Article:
In the SPIES (Security and Privacy in Emerging Systems) lab just across the road, the computer scientist Nitesh Saxena, Ph.D., is devising transformative ways to help users stay secure online, including turning password-based logins into a game as well as protecting new ways of making sensitive transactions, such as near field communication-based payments.

    Meanwhile, computer forensics expert Gary Warner is using the UAB Spam Data Mine to track the criminal gangs responsible for stealing millions of dollars in cyberspace. CIA/JFR, known as “the Center,” is directed by Tony Skjellum, Ph.D., chair of the UAB Department of Computer and Information Sciences. It now includes dozens of investigators from a range of specialties with a common goal—to stay at the cutting edge of crimefighting and share the fruits of their research with law enforcement, affected businesses, and consumers.

    “Our members work together to help create, prototype, test, implement, and refine tools to strengthen all defenses against any potential attacks,” Skjellum says.

    It’s important that the researchers come from a wide variety of backgrounds, adds John Sloan, Ph.D., chair of the Department of Justice Sciences and a cofounder of the Center. “Criminals work across interdisciplinary lines,” Sloan says, “and that’s how our research, development, and outreach works. There’s no other way to keep up and help law enforcement catch criminals.”

    Elizabeth Gardner, Ph.D., assistant professor, Department of Justice Science

    Specialty: Forensic chemistry

    Research Focus: Identifying emerging drugs of abuse; testing illicit drugs to determine the identity and concentration of common adulterants; testing clothing from clandestine labs for methamphetamine and other drugs; infrared spectroscopy of blood; laser analysis of trace evidence.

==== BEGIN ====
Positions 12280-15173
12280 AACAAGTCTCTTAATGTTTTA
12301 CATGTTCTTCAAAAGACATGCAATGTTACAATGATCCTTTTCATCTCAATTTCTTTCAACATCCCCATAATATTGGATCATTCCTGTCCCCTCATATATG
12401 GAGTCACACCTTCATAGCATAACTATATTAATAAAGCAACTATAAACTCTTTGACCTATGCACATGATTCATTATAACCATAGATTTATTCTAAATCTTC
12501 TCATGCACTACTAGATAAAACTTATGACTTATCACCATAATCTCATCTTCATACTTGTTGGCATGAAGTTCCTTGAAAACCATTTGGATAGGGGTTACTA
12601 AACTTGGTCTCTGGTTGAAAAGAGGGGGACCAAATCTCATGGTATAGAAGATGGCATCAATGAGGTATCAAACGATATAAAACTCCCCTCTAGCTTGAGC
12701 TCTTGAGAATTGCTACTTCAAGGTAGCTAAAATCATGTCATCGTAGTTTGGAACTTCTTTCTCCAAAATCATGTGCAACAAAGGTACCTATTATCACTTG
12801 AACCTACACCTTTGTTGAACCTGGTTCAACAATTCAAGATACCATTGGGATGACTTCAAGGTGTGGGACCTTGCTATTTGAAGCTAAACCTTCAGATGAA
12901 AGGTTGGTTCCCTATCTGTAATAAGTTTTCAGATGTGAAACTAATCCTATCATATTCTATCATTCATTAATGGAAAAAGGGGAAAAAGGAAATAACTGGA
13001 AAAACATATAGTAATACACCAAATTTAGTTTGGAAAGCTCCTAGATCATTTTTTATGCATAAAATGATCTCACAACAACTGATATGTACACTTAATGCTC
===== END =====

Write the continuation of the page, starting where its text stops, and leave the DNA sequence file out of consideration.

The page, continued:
“My work is all about the chemical analysis of organic compounds. There are very similar techniques that can be applied to everything from tracking oil spills in the Gulf to determining the composition of ‘ legal high’ drugs ordered off the Internet.”

    Ragib Hasan, Ph.D., assistant professor, Department of Computer and Information Sciences

    Specialty: Cloud computing and practical security

    Research Focus: Trustworthy data history, provenance, and accountability for cloud computing, file systems, and databases; mobile malware; secure social networking

    “Businesses are making a major push in cloud computing, with Amazon, Google, and Apple leading the way. But right now you don’t have any guarantees about what happens to your data when it goes into the cloud. I’m interested in how we can make those clouds more secure and protect privacy.”

    John Grimes, J.D., assistant professor, Department of Justice Sciences, director of intelligence analytics for CIA/JFAR

    Specialty: Human intelligence, counterintelligence